RBC Canadian Open makes long-awaited return

By: PGA Staff

The population of Toronto is higher than that of Chicago, Houston, and Philadelphia. In fact, Toronto is the fourth-most populous city in the whole of North America.

And its mayor, John Tory, is a big fan of golf.

Count Tory as just one person who is thrilled to see the RBC Canadian Open return to the PGA TOUR schedule after a two-season hiatus due to complications from the COVID-19 pandemic.

“It’s a big event,” Tory, who has been Toronto’s mayor since 2014, told PGATOUR.com. “It creates a lot of activity in the city for people to come and visit… and it’s just one more sign of a return to more normal life after a dismal period during the pandemic.”

The RBC Canadian Open is the only North American event on the TOUR’s schedule not to have been contested in both 2020 and 2021. The membership of St. George’s Golf and Country Club voted in favor of keeping the event at its course after the cancellation of 2020 and again in 2021, and the championship will return to the club – 11 miles from the CN Tower – for the sixth time.

In his Canadian Open debut, Rory McIlroy shot a 9-under 61 to win the 2019 Canadian Open by seven shots. The crowd was abuzz. McIlroy was the most notable entrant in that year’s field, and the Toronto Raptors were in the midst of their NBA Championship run.

So how do tournament organizers top that effort?

By going as big as possible.

“You take the bad and make the best out of it,” said Tournament Director Bryan Crawford. “When it was time to come back, we were going to come back in a big way, and that’s what is about to happen.”

John Sibley, Golf Canada’s Chief Commercial Officer, called this year’s Canadian Open the “largest operational undertaking” in the organization’s history. There will be approximately 210,000 square feet of hospitality – 92,000 more than at Hamilton Golf and Country Club three years ago.

The Rink will also make its return. It’s a somewhat Canadian cliché, but the par-3 16th hole will have hockey boards set up around it along with hospitality suites dubbed “penalty boxes.” But even Corey Conners, Canada’s top-ranked male golfer, enjoys The Rink’s buzz. He says he plans on giving away “a jersey or two” during tournament week.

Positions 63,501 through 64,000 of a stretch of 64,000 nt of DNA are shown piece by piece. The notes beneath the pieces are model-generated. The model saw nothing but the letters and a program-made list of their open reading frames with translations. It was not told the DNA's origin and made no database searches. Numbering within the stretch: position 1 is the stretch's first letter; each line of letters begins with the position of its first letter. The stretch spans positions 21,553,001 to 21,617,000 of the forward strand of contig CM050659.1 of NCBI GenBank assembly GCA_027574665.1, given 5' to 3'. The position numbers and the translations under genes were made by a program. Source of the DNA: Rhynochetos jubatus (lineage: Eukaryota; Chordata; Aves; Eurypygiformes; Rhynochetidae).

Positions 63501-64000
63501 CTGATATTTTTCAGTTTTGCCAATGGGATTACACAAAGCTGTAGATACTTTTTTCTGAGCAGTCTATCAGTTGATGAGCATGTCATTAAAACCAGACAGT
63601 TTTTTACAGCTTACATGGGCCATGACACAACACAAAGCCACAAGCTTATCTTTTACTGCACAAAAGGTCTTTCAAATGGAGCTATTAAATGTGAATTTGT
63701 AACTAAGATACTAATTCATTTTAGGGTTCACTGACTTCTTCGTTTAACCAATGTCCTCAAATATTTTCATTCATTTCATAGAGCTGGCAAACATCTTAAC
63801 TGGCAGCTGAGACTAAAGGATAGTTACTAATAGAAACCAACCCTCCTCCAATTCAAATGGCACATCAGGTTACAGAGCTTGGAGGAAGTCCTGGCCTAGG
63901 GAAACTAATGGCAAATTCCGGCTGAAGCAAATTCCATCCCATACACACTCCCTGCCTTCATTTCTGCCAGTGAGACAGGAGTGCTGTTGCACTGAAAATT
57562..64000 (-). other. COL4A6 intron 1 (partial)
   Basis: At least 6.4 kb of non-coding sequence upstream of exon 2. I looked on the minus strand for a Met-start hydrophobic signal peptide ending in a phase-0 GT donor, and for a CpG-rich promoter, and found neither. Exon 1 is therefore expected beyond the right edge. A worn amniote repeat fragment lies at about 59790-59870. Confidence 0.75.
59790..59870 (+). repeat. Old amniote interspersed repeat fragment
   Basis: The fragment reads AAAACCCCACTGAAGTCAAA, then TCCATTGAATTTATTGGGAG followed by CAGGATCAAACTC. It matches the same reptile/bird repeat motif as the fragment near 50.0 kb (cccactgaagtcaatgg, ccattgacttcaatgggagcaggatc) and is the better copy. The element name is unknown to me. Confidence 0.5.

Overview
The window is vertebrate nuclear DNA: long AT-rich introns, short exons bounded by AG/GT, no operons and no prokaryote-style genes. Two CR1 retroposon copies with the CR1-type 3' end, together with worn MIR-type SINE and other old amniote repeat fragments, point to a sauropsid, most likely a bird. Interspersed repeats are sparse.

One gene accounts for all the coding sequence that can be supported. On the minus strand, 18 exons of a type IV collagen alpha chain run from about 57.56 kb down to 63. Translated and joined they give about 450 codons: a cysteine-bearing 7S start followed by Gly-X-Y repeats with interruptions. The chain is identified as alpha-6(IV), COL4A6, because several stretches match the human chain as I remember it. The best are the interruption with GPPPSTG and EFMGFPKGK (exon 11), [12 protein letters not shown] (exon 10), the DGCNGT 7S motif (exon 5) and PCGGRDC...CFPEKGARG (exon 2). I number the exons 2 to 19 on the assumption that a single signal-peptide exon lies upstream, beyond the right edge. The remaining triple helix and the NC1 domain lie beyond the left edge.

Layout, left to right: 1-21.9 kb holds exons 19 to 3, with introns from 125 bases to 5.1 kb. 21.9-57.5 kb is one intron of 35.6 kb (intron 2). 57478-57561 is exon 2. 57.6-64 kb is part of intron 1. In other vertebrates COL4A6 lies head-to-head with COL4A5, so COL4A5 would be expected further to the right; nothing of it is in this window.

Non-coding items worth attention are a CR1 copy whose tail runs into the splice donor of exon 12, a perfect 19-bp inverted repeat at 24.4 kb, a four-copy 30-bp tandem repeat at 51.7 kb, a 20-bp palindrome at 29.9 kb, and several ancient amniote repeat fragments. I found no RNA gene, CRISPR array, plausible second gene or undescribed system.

“The atmosphere is really cool,” said Conners. “It’s something new and a little extra special about the event and hopefully we can hit some good shots.”

RBC Executive Vice President and Chief Marketing Officer Mary DePaoli has had a hard time containing her excitement with the return of the bank’s home-country event. RBC and AT&T are the only title sponsors on the TOUR schedule that operate two separate tournaments.

DePaoli said her team has learned a lot from operating the RBC Heritage at Hilton Head the last two years and is keen to put some of those lessons into practice at St. George’s. She said she’s excited for the support from the hometown fans, as well as PGA TOUR commissioner Jay Monahan and PGA TOUR Chief Tournaments & Competitions Officer Andy Pazder.

“They cannot wait to see this tournament come back online and mark the return of it back to Canada,” DePaoli said. “They know from their players there is a lot of enthusiasm for this tournament. They’re very proud of this tournament.”

Golf in Canada, despite its shortened season, has experienced a boom similar to most cities in North America. Between the pent-up excitement for the event and golf’s never-before-seen popularity, it should be a thrilling week for Canadian fans.

 It’s also shaping up to be an excellent field.

McIlroy returns to defend his title from 2019. FedExCup leader Scottie Scheffler also will be there, as will PGA Championship winner Justin Thomas, and PLAYERS champion Cam Smith.

There’s also a plethora of Canadians looking to win their national championship; there hasn’t been a homegrown winner since Pat Fletcher in 1954. Led by Conners and buoyed by fellow Presidents Cup hopefuls Mackenzie Hughes and Adam Hadwin, the Canadian contingent is strong. In fact, this could be the best year in recent memory for Canadian hopefuls.

Hadwin was low Canadian in 2019, finishing sixth at Hamilton. Mackenzie Hughes finished T14. Four Canadians made the cut.

“It’s a really special week for me… it’s right up there with the majors on my schedule,” said Conners. “I’m looking forward to trying to get myself in contention and I know it’ll be a great event. I’ve been telling lots of people: The Canadian fans are sure going to be excited that the PGA TOUR is coming back north of the border.”

Even the mayor thinks someone from the Canadian contingent has a good shot this year at St. George’s. Tory, 67, remembers George Knudson and Moe Norman and Mike Weir, but their successes came as singular stars. Now, he said, Canada has strength in numbers.

“I’m very proud of that as a golfer and as a Canadian,” he said. “We still have that one elusive victory – to have a Canadian win the Canadian Open. But given the performance of some of our players on the TOUR, this may well be the time that happens and that would be a wonderful thing.”

The mere return of the RBC Canadian Open itself is already a wonderful thing.